"When glass breaks, it becomes sharper": de-constructing ethnicity in the Bamyan Valley, Afghanistan
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This thesis is a theoretically framed and historically informed political analysis of ethnicity in the Bamyan Valley, Afghanistan. Existing literature on ethnicity in Afghanistan is conceptually fragmented and lacks sufficient empirical analysis. To address this, I draw on theoretical literature, the Afghan ethnicity literature, and twelve months of fieldwork (2010-2012) to present a coherent analysis of the emergence and working of ethnicity, and also a much-needed empirical account of ethnicity in the Bamyan Valley. I view ethnicity as relational, interactional and context-dependent. Moreover, to accomodate the intersectional and punctuated nature of identity I perceive ethnicity as operating through ethnic categories. I also adopt a constructionist approach to ethnicity acknowledging that it is (re)-constructed by broad structural forces, the state, political elites and ordinary people. Additionally, I view ethnicity as (re)-constructed through "everyday ethnicity". In this regard, I take ethnicity to be experienced in commonplace social situations in Bamyan Valley. Ethnicity is embodied, performed, expressed in interpersonal interactions; and variably emphasised in different institutional settings. Methodologically, I adopt a critical realist standpoint and utilise an ethnographic method, incorporating a range of qualitative research techniques. My empirical findings demonstrate the differential impacts of post-2001 political reconstruction and socio-economic development in the Bamyan Valley. I explain the acquisition of productive resources by Hazarahs, their improving status, and the corresponding nature of tensions between Hazarahs and Saadat and Tajiks, respectively. Two case studies demonstrate this dynamic, whilst also exemplifying the role of individuals in the (re)-construction of ethnicity. The first illustrates the increasing salience of sectarian identity between Hazarahs and Tajiks, which has emerged since recognition of the Jafari school of Islam in the 2004 Afghan Constitution. The second concerns the use of ethnicity to legitimise, contest and violently enforce unequal marriage arrangements between Saadat and Hazarhs.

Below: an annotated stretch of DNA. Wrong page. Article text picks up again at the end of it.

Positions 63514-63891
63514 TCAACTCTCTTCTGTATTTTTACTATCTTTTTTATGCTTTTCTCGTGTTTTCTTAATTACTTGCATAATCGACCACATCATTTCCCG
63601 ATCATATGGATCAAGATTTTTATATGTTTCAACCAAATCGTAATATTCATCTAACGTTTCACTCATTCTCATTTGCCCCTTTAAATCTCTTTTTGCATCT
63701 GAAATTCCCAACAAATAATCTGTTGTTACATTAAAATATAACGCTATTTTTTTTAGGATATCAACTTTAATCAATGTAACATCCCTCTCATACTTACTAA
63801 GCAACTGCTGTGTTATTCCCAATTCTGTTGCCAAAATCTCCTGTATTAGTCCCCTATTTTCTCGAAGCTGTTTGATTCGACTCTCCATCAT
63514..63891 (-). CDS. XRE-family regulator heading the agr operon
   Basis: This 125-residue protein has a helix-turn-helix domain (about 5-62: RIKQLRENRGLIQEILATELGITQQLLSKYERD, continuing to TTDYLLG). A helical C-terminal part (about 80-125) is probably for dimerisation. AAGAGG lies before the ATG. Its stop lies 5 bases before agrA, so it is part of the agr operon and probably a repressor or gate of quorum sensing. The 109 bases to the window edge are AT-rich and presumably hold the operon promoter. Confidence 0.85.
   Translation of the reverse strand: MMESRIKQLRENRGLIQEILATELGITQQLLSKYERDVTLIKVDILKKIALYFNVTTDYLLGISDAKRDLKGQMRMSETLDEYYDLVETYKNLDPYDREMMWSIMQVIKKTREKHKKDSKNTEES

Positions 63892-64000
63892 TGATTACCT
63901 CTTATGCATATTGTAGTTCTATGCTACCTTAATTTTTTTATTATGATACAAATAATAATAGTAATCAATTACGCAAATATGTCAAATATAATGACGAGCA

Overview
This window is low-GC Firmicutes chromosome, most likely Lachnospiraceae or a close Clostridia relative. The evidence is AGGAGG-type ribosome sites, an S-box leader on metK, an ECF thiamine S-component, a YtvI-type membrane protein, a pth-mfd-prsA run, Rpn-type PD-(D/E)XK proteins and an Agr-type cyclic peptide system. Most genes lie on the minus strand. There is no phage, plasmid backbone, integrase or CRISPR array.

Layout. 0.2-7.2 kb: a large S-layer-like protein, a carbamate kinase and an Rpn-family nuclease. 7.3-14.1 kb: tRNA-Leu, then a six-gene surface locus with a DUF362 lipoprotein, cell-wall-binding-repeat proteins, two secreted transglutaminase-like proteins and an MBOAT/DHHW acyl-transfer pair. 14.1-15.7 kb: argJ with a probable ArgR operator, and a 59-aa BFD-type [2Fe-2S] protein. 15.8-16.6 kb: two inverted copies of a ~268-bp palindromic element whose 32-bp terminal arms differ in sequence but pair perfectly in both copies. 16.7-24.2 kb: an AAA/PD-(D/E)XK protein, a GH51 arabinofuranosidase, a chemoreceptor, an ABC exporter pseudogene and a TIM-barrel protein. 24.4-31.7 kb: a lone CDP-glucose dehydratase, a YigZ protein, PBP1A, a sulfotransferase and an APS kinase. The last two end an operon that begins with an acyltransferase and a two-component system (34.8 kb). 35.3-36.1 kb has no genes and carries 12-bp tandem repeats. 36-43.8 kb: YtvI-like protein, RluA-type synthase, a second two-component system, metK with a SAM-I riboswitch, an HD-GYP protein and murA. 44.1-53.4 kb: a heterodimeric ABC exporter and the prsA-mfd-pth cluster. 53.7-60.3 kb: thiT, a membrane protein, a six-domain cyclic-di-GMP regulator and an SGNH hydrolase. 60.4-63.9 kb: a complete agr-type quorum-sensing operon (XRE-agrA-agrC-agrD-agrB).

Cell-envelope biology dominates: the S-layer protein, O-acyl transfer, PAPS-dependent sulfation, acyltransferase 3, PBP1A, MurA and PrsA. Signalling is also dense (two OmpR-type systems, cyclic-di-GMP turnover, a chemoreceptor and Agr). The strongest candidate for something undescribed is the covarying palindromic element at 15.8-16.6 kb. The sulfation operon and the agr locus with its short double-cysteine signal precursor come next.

CitationAdlparvar, N. (2015) "When glass breaks, it becomes sharper": de-constructing ethnicity in the Bamyan Valley, Afghanistan. Doctoral thesis, Institute of Development Studies, University of Sussex.
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- IDS PhD Theses